[Show abstract] [Hide abstract]
    ABSTRACT: Numerous substances can result in sleep dysfunction by directly altering brain systems that regulate sleep. Substances can also cause sleep dysfunction indirectly by exacerbating an illness or disorder associated with sleep impairment (for example, caffeine can exacerbate reflux disease causing pain and discomfort that disturb sleep). Substances included in this chapter are drugs of abuse, prescription medications, substances obtained over the counter and off the shelf in stores, and toxic heavy metals. The chapter focuses on the clinical studies and observations. Substance-related, population related, and methodology-related factors influence the observed effects of a substance on sleep in clinical research. Substance related factors include dose, timing of dose, acute versus chronic use, withdrawal from use, pharmacokinetics, mechanism of action, and interactions with other drugs. Population-related factors include age, gender, weight, genetics, psychological traits and states, and health status. Methodological factors include sample size, study design, and type of outcome measures (e.g., nocturnal sleep versus daytime sleepiness; self-report versus polysomnography (PSG))
    Handbook of Clinical Neurology 12/2011; 98:587-612. DOI:10.1016/B978-0-444-52006-7.00038-1
  • Source
    • "By contrast, studies of gabapentin to treat acute alcohol withdrawal reveal mixed results (Bonnet et al., 2003, 2007; Mariani et al., 2006; Voris et al., 2003). The potential efficacy of gabapentin to prevent relapse is particularly notable because it has low addictive potential (with some recently reported exceptions [Pittenger and Desan, 2007; Victorri- Vigneau et al., 2007]), does not undergo hepatic metabolism and has few interactions with other medications (Beydoun et al., 1995), is relatively safe when combined with alcohol (Bazil et al., 2005; Bisaga and Evans, 2006; Myrick et al., 2007), and is not associated with fatal overdoses when taken alone (Klein-Schwartz et al., 2003) Gabapentin was also safe and well-tolerated in this study. "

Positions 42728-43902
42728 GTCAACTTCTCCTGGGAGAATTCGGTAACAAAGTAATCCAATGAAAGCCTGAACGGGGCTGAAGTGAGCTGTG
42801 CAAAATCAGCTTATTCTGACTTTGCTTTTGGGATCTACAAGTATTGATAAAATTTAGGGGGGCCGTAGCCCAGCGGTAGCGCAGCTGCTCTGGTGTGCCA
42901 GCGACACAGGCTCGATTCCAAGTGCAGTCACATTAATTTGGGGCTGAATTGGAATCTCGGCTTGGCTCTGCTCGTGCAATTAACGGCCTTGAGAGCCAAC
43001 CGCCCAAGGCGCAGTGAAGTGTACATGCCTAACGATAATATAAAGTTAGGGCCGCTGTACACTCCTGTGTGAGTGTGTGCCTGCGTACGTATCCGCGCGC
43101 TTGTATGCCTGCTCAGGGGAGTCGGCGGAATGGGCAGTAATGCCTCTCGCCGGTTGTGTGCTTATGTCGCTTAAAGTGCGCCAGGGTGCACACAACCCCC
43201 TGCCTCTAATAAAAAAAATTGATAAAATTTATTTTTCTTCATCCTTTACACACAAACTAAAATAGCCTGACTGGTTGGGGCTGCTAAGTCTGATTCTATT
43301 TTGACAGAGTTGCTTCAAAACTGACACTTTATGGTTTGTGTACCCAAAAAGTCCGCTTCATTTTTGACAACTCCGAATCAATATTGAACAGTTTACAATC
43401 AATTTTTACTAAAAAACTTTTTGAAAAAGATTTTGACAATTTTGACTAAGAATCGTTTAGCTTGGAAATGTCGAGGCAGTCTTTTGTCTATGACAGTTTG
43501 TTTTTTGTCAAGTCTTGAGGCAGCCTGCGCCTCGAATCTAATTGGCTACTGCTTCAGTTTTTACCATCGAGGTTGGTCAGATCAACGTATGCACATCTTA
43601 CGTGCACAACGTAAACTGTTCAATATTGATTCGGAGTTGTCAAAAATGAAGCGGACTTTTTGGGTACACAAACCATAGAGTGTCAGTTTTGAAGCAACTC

[Show abstract] [Hide abstract]
    ABSTRACT: Insomnia and other sleep disturbances are common, persistent, and associated with relapse in alcohol-dependent patients. The purpose of this pilot study was to compare gabapentin versus placebo for the treatment of insomnia and prevention of relapse in alcohol-dependent patients. Twenty-one subjects, including 10 women who met study criteria for alcohol dependence and insomnia and expressed a desire to abstain from alcohol, were recruited to the study. During a 1 to 2 week placebo lead-in and screening phase, a complete medical history, physical exam, blood tests, urine drug test, and structured interviews were performed to determine eligibility and patterns of alcohol use and sleep. Insomnia due to intoxication or acute withdrawal, psychiatric or medical illness, medications, and other sleep disorders were ruled out. Subjects were then randomized to either placebo (n = 11) or gabapentin (n = 10) for 6 weeks and titrated over a 10-day period to 1,500 mg or 5 pills at bedtime. After a 4-day taper, subjects were reassessed 6 weeks after ending treatment. Gabapentin significantly delayed the onset to heavy drinking, an effect which persisted for 6 weeks after treatment ended. Insomnia improved in both treatment groups during the medication phase, but gabapentin had no differential effects on sleep as measured by either subjective report or polysomnography. Because gabapentin is a short-acting medication that was taken only at nighttime in this study, it may possibly exert a nocturnal effect that prevents relapse to heavy drinking by a physiological mechanism not measured in this pilot study.
    Alcoholism Clinical and Experimental Research 07/2008; 32(8):1429-38. DOI:10.1111/j.1530-0277.2008.00706.x · 3.21 Impact Factor
Show more


20 Reads
Available from